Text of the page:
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Stars and Stripes reporter Aya Ichihashi photographed the Milky Way during a recent trip to Iheya Island on Okinawa.
Stars and Stripes reporter Aya Ichihashi photographed the Milky Way during a recent trip to Iheya Island on Okinawa. (Aya Ichihashi/Stars and Stripes)
Stars and Stripes reporter Aya Ichihashi photographed the Milky Way during a recent trip to Iheya Island on Okinawa.
Stars and Stripes reporter Aya Ichihashi photographed the Milky Way during a recent trip to Iheya Island on Okinawa. (Aya Ichihashi/Stars and Stripes)
Iheya Island, with its abundance of coral, boasts one of the best snorkeling experiences on Okinawa.
Iheya Island, with its abundance of coral, boasts one of the best snorkeling experiences on Okinawa. (Aya Ichihashi/Stars and Stripes)
Kumaya Cave on the north side of Okinawa's Iheya Island is a sacred place for locals. It's said that Amaterasu, the goddess of the sun in Japanese mythology, hid herself in the cave and the world was covered in darkness.
Kumaya Cave on the north side of Okinawa's Iheya Island is a sacred place for locals. It's said that Amaterasu, the goddess of the sun in Japanese mythology, hid herself in the cave and the world was covered in darkness. (Aya Ichihashi/Stars and Stripes)
Iheya Island, about 80 minutes by ferry from Motobu Port, Okinawa, offers a  low-key island ambiance without an abundance of tourists.
Iheya Island, about 80 minutes by ferry from Motobu Port, Okinawa, offers a low-key island ambiance without an abundance of tourists. (Aya Ichihashi/Stars and Stripes)

Since making Okinawa my home in 2007, I have visited more than 20 islands within the archipelago.

Iheya Island is most definitely in my top three. I enjoyed it so much from the first visit that it became my summer routine to grab my snorkeling gear and hop on the ferry to Iheya.

The island, population 1,200, is about 80 minutes by ferry from Motobu Port. The fare is around $47, about the same as the fare to the Kerama Islands, the most popular tourist destination in Okinawa.

Contrary to the Keramas, Iheya Island is much quieter, with no sign of overtourism. I enjoy the slow-paced island ambience there.

Due to the ferry schedule, booking an accommodation is a must. Dining options are very limited on the island, so it is better to choose a place that offers breakfast and dinner. I chose Nishie Hotel, which has amazing meals. Also, it’s equipped with a launderette so I could wash and dry my ocean gear daily.

It is best to reserve a rental car from Iheya Rental or simply bring your vehicle on the ferry. I reserved a mini-van and ended up breaking down in the middle of Noho Bridge.

During that part of the island experience we got to interact with locals who stopped to help us. That made our trip even more memorable.

As an avid snorkeler, I swam in countless places and let me tell you, Iheya’s oceanfront is over the top.

All the amazing coral reefs are accessible from the beach, but be mindful of the tide, current and wind directions, and don’t forget a flotation device as the ocean can be tricky.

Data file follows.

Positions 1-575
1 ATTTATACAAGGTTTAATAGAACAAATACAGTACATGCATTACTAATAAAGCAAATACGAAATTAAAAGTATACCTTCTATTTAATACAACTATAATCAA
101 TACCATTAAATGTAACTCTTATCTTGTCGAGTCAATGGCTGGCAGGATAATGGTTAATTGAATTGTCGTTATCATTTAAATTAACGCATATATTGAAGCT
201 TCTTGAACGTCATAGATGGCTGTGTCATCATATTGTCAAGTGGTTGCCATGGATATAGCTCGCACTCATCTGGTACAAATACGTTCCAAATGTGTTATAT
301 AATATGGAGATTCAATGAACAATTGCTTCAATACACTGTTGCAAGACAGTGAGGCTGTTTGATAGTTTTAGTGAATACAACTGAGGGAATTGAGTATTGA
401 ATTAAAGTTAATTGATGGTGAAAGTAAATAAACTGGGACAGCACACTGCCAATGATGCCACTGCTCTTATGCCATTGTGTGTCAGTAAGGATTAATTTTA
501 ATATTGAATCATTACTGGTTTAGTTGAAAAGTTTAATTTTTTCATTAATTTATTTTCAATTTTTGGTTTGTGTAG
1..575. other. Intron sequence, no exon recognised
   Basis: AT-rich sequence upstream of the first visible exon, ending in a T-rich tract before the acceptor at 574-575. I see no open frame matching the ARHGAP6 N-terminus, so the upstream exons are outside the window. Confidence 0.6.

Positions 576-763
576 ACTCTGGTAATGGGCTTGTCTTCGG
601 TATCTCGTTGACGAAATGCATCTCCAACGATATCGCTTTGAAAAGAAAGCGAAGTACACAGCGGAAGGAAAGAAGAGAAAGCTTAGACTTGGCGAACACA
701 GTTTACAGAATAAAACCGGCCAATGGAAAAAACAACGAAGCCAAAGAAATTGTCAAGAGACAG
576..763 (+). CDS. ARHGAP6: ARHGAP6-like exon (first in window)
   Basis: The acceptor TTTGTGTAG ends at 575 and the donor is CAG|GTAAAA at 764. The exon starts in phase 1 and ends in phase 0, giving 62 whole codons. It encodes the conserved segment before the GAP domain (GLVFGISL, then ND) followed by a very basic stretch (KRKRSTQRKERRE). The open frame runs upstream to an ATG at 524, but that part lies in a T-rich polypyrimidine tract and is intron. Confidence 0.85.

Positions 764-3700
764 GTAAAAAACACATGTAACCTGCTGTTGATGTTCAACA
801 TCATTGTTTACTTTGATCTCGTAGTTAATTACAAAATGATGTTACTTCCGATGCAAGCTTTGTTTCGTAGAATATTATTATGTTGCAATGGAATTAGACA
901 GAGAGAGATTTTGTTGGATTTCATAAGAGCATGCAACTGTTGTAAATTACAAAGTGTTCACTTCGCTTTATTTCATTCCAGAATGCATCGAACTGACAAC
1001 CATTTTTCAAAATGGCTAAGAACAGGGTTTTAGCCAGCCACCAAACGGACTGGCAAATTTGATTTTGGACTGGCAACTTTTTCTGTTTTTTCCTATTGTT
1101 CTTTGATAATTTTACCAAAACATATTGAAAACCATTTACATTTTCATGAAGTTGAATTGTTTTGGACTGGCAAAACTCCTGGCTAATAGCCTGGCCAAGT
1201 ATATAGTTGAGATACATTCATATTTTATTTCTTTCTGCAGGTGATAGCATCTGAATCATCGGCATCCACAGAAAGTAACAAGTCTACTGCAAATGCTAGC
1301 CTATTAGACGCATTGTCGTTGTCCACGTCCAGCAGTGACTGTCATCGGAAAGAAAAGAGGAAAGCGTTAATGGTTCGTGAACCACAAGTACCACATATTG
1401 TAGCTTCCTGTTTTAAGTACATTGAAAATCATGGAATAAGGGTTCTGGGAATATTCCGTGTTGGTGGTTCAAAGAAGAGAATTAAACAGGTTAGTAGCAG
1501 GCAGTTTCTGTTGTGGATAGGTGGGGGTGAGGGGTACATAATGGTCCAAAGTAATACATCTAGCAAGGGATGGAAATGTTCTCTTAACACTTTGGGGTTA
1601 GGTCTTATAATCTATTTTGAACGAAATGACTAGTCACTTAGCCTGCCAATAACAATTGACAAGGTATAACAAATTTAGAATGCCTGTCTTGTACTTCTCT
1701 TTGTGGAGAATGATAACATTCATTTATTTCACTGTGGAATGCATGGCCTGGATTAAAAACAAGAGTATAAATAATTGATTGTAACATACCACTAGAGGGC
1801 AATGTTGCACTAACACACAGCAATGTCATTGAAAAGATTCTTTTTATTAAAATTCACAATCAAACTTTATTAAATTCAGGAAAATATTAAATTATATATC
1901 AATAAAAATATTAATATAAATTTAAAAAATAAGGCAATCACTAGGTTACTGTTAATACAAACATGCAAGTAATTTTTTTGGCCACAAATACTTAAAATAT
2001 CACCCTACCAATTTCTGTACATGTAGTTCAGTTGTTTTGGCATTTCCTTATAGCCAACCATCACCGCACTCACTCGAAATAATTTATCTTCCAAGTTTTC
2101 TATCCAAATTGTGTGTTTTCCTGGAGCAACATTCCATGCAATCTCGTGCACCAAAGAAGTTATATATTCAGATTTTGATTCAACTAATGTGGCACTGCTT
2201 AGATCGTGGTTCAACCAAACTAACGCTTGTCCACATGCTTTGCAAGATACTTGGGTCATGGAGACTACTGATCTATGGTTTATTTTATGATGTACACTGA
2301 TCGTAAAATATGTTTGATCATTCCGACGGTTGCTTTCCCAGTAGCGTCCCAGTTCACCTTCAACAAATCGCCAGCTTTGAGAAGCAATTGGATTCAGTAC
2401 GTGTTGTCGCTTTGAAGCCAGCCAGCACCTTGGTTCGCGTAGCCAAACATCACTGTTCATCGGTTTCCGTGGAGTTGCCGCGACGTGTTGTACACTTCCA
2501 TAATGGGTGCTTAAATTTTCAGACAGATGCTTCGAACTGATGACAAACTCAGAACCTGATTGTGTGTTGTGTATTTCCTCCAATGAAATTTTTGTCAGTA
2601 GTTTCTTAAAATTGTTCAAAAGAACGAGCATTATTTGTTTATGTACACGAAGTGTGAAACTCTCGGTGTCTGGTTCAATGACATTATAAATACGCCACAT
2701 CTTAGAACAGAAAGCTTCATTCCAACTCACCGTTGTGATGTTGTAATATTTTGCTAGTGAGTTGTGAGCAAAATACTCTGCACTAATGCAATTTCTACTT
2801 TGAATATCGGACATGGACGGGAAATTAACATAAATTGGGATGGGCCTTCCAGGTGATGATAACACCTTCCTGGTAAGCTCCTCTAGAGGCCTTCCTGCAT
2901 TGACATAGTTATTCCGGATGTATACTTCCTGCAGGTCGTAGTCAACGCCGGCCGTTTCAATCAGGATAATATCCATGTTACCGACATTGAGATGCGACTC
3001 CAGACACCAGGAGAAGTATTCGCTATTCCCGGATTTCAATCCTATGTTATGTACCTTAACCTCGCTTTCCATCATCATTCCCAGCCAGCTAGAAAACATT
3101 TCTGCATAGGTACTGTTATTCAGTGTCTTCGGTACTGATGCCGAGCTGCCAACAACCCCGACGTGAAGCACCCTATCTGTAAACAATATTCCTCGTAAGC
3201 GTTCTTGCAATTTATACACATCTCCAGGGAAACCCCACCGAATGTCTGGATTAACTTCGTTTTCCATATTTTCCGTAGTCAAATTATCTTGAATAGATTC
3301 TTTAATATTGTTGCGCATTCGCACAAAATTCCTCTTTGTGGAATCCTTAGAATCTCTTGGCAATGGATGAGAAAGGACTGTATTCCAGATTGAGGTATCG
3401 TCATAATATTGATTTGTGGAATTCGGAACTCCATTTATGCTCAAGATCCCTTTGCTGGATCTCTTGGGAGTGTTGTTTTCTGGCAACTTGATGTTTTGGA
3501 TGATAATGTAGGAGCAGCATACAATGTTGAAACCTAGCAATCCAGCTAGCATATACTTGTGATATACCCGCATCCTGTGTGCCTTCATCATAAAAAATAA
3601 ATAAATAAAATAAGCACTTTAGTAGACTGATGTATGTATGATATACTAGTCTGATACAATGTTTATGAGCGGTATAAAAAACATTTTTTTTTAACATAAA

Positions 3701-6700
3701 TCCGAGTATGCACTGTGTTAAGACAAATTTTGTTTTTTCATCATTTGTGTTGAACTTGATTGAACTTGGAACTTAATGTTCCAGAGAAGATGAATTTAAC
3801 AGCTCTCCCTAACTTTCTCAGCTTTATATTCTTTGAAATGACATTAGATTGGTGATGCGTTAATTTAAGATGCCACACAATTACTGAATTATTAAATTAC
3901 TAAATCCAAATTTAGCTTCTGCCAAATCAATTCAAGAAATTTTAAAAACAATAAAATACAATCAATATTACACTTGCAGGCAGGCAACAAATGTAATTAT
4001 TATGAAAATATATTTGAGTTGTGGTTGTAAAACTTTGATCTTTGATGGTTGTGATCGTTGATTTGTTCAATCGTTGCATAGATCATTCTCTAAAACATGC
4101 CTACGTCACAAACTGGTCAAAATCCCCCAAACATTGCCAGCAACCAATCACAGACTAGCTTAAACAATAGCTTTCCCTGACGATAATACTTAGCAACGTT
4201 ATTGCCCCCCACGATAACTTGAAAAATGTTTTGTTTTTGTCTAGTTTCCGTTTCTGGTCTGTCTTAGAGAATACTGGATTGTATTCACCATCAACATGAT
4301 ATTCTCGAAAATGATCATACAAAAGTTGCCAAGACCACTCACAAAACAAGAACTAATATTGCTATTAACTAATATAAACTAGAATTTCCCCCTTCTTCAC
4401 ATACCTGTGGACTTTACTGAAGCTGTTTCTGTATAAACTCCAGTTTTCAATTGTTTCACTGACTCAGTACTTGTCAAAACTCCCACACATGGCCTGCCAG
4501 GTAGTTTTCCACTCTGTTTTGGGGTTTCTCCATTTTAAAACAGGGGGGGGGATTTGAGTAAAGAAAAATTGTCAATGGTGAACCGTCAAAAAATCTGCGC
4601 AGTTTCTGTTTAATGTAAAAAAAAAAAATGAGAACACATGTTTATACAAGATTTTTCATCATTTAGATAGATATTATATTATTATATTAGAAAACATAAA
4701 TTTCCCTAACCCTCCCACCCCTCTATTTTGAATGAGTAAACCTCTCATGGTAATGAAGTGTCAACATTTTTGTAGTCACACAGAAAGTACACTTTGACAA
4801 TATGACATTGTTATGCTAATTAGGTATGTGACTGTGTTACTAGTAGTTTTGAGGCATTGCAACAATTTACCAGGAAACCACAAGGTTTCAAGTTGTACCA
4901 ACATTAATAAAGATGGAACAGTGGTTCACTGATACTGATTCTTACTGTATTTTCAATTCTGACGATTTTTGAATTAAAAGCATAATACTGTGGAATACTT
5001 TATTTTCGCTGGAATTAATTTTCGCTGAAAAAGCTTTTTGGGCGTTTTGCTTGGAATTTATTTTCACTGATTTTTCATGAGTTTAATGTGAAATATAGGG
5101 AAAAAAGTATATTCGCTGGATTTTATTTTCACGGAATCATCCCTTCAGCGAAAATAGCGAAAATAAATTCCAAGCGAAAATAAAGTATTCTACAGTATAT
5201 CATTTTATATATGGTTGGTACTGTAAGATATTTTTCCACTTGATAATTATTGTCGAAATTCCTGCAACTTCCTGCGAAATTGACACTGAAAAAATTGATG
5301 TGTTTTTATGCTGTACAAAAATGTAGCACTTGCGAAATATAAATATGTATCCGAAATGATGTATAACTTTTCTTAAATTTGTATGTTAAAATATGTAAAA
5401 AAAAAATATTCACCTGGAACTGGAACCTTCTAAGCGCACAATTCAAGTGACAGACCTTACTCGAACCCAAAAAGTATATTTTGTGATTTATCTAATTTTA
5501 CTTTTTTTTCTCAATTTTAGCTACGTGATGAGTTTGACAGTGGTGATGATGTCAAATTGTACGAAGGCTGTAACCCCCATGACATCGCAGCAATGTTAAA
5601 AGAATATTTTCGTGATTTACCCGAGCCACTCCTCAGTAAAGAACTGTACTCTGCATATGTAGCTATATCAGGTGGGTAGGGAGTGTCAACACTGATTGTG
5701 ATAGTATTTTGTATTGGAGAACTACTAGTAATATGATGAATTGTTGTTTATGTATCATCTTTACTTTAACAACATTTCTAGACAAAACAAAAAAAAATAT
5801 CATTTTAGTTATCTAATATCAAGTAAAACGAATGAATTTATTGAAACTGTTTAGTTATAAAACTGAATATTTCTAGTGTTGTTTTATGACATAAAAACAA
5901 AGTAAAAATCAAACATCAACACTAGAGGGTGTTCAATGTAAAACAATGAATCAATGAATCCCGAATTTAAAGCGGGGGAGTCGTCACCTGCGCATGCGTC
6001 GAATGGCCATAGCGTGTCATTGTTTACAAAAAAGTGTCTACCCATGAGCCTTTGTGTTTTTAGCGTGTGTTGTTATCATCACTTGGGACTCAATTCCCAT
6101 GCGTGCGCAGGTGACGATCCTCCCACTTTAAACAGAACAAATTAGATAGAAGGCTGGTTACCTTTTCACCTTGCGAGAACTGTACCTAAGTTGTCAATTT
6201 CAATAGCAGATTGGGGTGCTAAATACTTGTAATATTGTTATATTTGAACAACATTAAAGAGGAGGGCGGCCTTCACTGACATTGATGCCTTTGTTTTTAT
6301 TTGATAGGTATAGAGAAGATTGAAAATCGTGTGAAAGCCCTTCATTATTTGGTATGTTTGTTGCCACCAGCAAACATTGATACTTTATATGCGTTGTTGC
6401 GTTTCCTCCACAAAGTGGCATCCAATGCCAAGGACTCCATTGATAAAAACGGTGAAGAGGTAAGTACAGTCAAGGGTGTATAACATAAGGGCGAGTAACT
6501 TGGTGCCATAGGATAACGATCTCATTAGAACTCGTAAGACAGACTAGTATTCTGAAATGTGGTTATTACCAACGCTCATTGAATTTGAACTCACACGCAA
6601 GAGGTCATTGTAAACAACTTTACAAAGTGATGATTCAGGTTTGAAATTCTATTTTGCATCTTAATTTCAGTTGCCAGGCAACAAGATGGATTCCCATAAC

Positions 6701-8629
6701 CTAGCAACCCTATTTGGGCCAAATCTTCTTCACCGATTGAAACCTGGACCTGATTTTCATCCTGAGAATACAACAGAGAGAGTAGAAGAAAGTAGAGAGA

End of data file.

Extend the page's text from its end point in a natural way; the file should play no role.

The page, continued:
My favorite site is near Yonezaki Camping Ground. Yonezaki Beach offers a glimpse of a breathtaking undersea world with its layers of table corals, colorful branch corals and so many varieties of fish.

It is best to swim at high tide to protect the corals and yourself. Noho Bridge is near the camp site and it connects Iheya and Noho Islands; the view from the bridge is simply gorgeous.

My friends and I swam all day, then enjoyed sunset at the beach, which becomes a natural planetarium. In the pitch darkness, we saw a billion stars across the sky, a sight not easily available in an urban lifestyle. We were speechless and just stood there to seize the moment.

I chose the new moon period to photograph the Milky Way. I picked Nento Hiramatsu pine tree park and Yonezaki campground to shoot the photos. Nento Hiramatsu is about 300 years old and a national natural monument.

We also visited Kumaya Cave on the north side of the island, and it was a quite an experience. The cave is slightly difficult to enter as the entrance is super narrow with a sharp rock surface.

Inside the cave is dark and quiet. Natural light enters through a crack in the ceiling; we knew we were at a sacred place. According to Japanese mythology the cave is said to be where Amaterasu, the goddess of the sun, hid herself.

Iheya offers absolute beauty and helps you to reconnect with nature. It will recharge your tired mind and body and fill you with unforgettable memories and laughter.

ichihashi.aya@stripes.com Twitter: @AyaIchihashi

Directions: Iheya is an 80-minute ferry ride from Motobu Port. The roundtrip fair is 4,720 yen for ages 12 and older; 2,360 yen for ages 6 to 11. No public parking is available at Motobu Port. Private parking near the port is 700 yen per day.

Costs: About 4,000 yen a day for car rental; about 8,000 yen per night for hotel with two meals per person.

Food: Several diners and a few small grocery stores are available on the island but be mindful not to clear the shelves as supplies are limited.

Information: Hotel Nishie, hotel-nishie.ciao.jp/room_newfee2.html; Rental Iheya, 0980-46-2090; Yonezaki Camping Ground: www.iheya-island-yonezaki.net

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